So it’s fully expected that tomorrow’s Emmy nominations will be a very gay affair. "The Normal Heart" will surely rake up nods in the double digits, and though it’s slightly more of a question mark, "Orange is the New Black" is poised to do very well too. Add that to potential nominations for "Modern Family," "Brooklyn Nine-Nine" and "Masters of Sex," and sizeable chunk of the acting nominations could be for folks playing LGBT characters (the best supporting actor in a comedy category could end up with 3 or 4 alone). And while that is all well and good, there’s a handful of shows with lead LGBT characters that are likely to be pretty much ignored by Emmy voters. They collectively represent what has really becoming one of the most interesting moments ever for queer folks on television, and here’s hoping we at least get used to seeing all 4 — each in their first season — for a long to come:
I have to admit, I wasn’t exactly excited for this show when we heard its premise: Two straight girls fake being lesbians to become more popular at high school? In the hands of MTV, God only knew where something like that could go. But the show — which finished its first season a few weeks ago — was impressively way more complicated than that and got better with every episode. Set at a progressive high school in Austin, Texas, "Faking It" is by no means perfect, but probably as insightful as it gets when it comes to portraying LGBT youth on television. It sort of feels like a more melancholic, more transgressive, and certainly much more gay version of the cult WB series "Popular." And that’s a major compliment, though one I can’t imagine Emmy voters will second (not to mention a lot of its episodes fell outside the eligibility period, so it’s technically barely possible to begin with).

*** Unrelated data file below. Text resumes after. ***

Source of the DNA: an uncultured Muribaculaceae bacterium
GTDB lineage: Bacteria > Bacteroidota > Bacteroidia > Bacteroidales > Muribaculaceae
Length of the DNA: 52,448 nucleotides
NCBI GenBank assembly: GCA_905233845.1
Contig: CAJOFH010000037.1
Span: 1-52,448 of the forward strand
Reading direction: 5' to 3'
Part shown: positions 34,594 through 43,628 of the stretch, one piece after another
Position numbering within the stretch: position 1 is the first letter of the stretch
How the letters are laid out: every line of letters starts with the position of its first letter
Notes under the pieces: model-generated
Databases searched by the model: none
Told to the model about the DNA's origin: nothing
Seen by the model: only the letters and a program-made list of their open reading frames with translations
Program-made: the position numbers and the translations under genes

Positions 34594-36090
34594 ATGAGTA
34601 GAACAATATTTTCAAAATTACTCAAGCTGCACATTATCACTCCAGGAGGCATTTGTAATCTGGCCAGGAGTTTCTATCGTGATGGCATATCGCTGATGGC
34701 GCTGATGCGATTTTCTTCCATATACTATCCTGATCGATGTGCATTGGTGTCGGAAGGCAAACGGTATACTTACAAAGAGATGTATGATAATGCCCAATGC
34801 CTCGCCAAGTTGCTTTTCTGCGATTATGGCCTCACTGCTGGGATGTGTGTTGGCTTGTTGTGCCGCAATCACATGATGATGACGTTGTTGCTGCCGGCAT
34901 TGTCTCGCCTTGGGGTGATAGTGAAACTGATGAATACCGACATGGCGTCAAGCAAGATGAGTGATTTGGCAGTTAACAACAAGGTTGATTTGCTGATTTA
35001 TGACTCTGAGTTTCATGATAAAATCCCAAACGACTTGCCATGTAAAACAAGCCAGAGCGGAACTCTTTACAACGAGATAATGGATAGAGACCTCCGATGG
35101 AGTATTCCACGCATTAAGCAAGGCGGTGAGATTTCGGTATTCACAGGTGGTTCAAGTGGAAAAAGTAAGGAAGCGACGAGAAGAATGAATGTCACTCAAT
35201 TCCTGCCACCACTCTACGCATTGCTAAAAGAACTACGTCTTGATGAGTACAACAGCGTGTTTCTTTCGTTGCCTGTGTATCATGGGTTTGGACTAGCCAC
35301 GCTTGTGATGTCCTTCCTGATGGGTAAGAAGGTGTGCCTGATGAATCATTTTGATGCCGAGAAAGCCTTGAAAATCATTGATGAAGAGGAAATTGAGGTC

It was a slow build, but over a way-too-short season of eight episodes, the San Francisco-set series that looks at the lives of a trio of gay men and their friends and lovers developed into one of the most layered, contemporary and interesting shows on television by season’s end — surviving a mountain of expectation to find a second season in the process (thank god!). There’s almost no way the Emmys are going to go for it, but here’s to it building even further on its potential in season two to become just too much for them to deny a year from now… But come on, at least given Lauren Weedman and/or Scott Bakula a guest star nom?
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Whatever happens tomorrow, go watch these 4 shows! They collectively have like two dozen episodes between them, so it’s really just a weekend!